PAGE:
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Keeping tradition through celebration

By Lance Cpl. Jonah Lovy | Marine Corps Air Station Beaufort | November 13, 2015

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Marines will celebrate the 240th Marine Corps Birthday Ball throughout the month of November. Marine Corps Air Station Beaufort and the Tri-command hold ceremonies to honor the history and heritage of the Corps.

“Welcome as we celebrate the 240th birthday of our Corps,” said Maj Gen. Charles L. Hudson, the commander of Marine Corps Installations Command and the assistant deputy commandant of Installations and Logistics. Hudson was the guest of honor at the Headquarters and Headquarters Squadron Birthday Ball Nov 6. “If you are wearing this uniform we look pretty good to be 240 years old.”

Celebrations of the Marine Corps Birthday begin with a special video presentation entitled the “Commandant’s Birthday Message,” followed by a customary reading of the first birthday message by Gen. John A. Lejeune, the 13th commandant of the Corps.

“As we celebrate the 240th birthday of our Corps, we pay tribute to all who have served and we remember our fallen heroes,” said Gen. Robert B. Neller, the commandant of the Marine Corps in his message. “We take great pride in our legacy and in the fine men and women who carry our colors into the future. And we extend heartfelt thanks to our families for their steadfast support.”

Traditionally, the ball recognizes the youngest and oldest Marines in attendance with a cake cutting ceremony, a symbol of the past and present together. The guest of honor receives the first piece of cake followed by the oldest Marine present. The oldest Marine then passes the piece of cake to the youngest Marine, symbolizing the passing of experience and wisdom.

“At a bar in Philadelphia, that’s where we were born,” said Hudson. “When you look at the years since then and what we have done around the world, we have served this country and fought this nation’s battles in every clime and place.”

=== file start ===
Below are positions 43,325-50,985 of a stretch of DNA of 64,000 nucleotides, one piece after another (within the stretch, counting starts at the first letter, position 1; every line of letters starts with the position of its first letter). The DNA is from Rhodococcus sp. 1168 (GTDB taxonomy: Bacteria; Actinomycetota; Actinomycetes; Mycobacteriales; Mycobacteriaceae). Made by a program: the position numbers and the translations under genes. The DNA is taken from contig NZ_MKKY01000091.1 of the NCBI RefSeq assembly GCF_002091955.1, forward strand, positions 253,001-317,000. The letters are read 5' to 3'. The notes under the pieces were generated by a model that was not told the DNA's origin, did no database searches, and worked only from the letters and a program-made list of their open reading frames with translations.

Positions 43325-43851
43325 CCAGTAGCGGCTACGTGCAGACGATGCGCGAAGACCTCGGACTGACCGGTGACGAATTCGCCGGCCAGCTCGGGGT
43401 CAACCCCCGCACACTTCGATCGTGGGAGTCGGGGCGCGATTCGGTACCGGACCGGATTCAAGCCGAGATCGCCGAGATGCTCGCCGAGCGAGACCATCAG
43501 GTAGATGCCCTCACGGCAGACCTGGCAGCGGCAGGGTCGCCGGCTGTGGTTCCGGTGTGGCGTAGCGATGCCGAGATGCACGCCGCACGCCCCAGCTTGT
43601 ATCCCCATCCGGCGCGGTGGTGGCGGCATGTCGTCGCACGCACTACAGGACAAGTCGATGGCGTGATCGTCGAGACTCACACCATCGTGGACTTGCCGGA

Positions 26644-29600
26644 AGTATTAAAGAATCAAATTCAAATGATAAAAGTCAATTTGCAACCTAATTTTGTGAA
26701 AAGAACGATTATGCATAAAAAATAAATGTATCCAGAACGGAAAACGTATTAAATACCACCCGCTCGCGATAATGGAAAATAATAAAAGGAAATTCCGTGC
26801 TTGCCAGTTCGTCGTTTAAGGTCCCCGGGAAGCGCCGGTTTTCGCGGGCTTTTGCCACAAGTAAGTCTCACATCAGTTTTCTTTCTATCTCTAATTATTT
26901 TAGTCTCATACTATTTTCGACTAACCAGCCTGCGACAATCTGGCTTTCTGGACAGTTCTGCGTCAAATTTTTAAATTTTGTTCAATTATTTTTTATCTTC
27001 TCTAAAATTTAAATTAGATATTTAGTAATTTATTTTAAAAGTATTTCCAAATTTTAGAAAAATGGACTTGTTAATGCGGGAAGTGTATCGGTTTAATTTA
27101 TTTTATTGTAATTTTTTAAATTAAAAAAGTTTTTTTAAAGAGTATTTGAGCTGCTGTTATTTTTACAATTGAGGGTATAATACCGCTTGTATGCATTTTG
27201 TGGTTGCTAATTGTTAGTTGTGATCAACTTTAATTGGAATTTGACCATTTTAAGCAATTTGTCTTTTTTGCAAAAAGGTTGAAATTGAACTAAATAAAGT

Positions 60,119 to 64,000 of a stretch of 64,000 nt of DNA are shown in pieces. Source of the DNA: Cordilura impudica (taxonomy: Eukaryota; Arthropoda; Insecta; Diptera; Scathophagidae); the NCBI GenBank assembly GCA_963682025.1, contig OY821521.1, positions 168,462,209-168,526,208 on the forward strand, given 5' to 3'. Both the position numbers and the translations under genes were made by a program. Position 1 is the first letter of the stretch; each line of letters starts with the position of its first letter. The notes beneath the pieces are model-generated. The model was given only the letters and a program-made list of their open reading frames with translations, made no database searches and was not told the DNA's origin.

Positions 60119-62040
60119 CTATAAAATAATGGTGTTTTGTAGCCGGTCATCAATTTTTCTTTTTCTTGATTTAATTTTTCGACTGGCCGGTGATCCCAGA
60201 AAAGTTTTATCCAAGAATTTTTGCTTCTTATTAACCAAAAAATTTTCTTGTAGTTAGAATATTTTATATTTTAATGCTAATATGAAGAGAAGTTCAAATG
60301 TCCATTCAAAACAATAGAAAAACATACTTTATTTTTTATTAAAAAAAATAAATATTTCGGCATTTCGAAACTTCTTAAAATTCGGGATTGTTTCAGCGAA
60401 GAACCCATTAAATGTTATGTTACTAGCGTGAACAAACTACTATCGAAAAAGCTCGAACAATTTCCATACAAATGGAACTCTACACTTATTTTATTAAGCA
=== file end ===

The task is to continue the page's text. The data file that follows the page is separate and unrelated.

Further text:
On Nov. 10, 1775, the Continental Congress formed the Marines to help the Continental Navy conduct ship-to-ship fighting, shipboard security, and assist in landing forces. Since then, the Marine Corps has marked Nov. 10, 1775 as its official birthday.

The first formal birthday ball was celebrated in Philadelphia in 1925, where a memorial plaque was unveiled at Tun Tavern. The tavern is the official birthplace of the Marine Corps since the first Marines were recruited there. Since then, the ball has grown to become a hallowed tradition for Marines around the world.

“Always at this time of year we look back and remember the birthday of our Corps and those who came before us whose legacy we try to live up to each and every day,” said Hudson.

The ceremony concludes with the retiring of the colors and the playing of Anchors Aweigh and the Marines’ Hymn.

“Whether you served on the hallowed grounds of Belleau Wood, fought on the iconic island battle fields of World War II, navigated the harsh terrain and climate of the Chosin Reservoir or Vietnam, conducted assaults during Desert Storm, marched on Baghdad, fought in close combat in Fallujah, or conducted combat operations in Afghanistan; everyone who wears the Eagle Globe and Anchor is a member of that storied legacy,” said Neller.


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